Halving my family’s rubbish really takes the biscuit

After examining her conscience and consulting an expert, Fiona Russell finally tackles the contents of her bin.

A local expert, Steve, had recommended we begin by “reducing”, bringing into our house only things we needed and that we could recycle, preferably at home.

We began, inevitably, with packaging. Scrutinising the contents of the bin, the relationship between our economy and our increased rubbish production was clear. Like many others, I’m a sucker for a supermarket bargain – two for one, three for £10 – particularly towards the end of the month. But the very definition of a supermarket bargain seems to be something in a plastic tray or punnet. The bargains would have to go.

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This was a bit of wrench. But, luckily, we still have local greengrocers and butchers in the Colne Valley. Punnets and trays could be replaced by brown paper bags and the odd (re-usable) plastic bag. And I like shopping locally, not least because I can examine the fruit and vegetables and buy as much or as little as I want – both good ways of reducing waste.

The expert had also recommended shopping locally as a way of lowering the amount of energy “embodied” in what I was buying – the energy used and, therefore, potentially wasted, in growing, rearing, transporting and disposing of food and other products.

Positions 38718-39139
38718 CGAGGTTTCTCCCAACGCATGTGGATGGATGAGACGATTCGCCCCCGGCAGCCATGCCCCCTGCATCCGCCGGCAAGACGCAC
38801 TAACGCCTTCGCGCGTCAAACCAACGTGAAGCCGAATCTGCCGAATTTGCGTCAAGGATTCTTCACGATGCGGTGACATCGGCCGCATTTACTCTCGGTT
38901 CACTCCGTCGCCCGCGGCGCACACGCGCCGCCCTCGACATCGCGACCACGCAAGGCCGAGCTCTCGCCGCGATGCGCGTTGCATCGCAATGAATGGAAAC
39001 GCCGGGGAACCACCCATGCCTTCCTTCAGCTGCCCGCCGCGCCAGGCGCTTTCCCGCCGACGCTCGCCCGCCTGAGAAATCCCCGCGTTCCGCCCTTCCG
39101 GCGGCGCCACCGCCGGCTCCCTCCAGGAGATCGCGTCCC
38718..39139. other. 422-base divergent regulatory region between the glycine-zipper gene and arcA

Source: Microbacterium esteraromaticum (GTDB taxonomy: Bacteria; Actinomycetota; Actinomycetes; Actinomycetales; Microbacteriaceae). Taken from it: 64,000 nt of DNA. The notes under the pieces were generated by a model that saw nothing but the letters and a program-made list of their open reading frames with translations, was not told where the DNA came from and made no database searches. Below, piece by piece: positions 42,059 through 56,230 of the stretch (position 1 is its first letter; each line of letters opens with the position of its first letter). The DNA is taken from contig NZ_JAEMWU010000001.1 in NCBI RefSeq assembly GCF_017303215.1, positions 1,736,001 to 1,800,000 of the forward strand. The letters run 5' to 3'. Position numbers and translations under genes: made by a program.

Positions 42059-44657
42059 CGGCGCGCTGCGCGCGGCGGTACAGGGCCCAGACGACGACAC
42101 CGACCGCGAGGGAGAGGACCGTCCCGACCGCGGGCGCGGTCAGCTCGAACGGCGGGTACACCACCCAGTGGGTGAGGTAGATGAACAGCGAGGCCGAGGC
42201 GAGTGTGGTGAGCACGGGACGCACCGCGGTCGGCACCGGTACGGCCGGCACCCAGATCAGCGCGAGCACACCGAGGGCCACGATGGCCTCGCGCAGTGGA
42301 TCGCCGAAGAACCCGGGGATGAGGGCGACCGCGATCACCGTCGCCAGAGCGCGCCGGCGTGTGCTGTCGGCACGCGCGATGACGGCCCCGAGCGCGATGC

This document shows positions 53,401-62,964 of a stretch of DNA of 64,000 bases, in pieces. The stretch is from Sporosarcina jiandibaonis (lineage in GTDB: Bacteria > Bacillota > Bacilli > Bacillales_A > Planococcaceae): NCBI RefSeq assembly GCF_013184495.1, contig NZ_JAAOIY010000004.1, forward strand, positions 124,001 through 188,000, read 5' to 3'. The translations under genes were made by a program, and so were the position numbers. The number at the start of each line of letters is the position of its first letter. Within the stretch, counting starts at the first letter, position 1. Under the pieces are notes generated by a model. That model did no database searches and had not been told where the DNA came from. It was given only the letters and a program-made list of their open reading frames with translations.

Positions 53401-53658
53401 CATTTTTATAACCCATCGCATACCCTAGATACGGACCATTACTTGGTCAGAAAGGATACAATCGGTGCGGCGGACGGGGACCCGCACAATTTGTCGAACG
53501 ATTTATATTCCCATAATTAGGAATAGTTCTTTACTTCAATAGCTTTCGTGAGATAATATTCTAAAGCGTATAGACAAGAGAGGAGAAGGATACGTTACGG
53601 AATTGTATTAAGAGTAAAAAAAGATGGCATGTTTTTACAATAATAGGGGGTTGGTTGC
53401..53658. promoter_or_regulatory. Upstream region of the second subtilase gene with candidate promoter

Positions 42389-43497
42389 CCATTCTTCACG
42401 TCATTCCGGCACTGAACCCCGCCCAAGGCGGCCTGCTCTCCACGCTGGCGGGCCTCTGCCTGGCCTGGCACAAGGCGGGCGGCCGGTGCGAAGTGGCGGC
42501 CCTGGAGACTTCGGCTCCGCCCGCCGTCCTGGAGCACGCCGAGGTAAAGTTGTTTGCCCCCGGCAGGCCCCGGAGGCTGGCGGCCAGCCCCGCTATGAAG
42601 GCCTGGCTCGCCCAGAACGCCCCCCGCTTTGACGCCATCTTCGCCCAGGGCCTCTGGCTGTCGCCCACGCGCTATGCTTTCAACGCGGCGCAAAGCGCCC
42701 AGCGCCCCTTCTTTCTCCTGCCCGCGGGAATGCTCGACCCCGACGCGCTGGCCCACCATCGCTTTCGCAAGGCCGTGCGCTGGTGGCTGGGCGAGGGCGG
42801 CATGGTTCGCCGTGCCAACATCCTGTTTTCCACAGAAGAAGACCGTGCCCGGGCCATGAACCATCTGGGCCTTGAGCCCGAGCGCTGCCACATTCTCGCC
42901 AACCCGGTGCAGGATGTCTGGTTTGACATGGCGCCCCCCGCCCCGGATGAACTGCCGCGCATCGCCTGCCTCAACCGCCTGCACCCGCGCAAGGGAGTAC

By shopping locally, I wouldn’t need to use my car, I would be able to look for things that were seasonal and produced locally, and I could choose to buy some organic fruit and vegetables.

It was quite simple really. But there was still a surprising amount of plastic in the bin. Looking carefully, I realised that rather a lot came from one source – buns and biscuits.

Now I like to cook, but I don’t have a sweet tooth and so I do very little baking. The twins, on the other hand, “need” a bun in their packed lunches and a biscuit when they come home from school. But they also enjoy cooking. It didn’t take long to work out what to do.

We collected together some simple recipes – jam tarts, chocolate buns, shortcake – and with a minimum of help, they were away.

So, without too much trouble we had significantly reduced the amount of packaging coming into our house, the kind of rubbish which goes straight to landfill or an incinerator. Sure enough the kitchen bin was less full. The proof was in the pong: the children complained about a nasty smell. I opened the bin to find it only half-full, five days after the bin bag had been changed.

The expert’s final suggestion was to think in terms of feedback loops – meaning waste could be regarded as an output which could be an input somewhere else.

What about ash, which in terms of bulk, made a significant contribution to our bin? I consulted my friend Ange, who has a large productive garden down the road.

If I stopped using the smokeless coal, she reckoned, I could spread the ash on my vegetable garden. But even if I didn’t, I could spread it on non-edible crops such as flower beds or the lawn.

So where have we got to? We’ve cut down our rubbish by about a half, with remarkably little pain. We gained some good habits (baking) and jettisoned some bad ones (quick trips to the Co-op), and we think we came out financially better off since we bought fewer bargains and did less impulse shopping.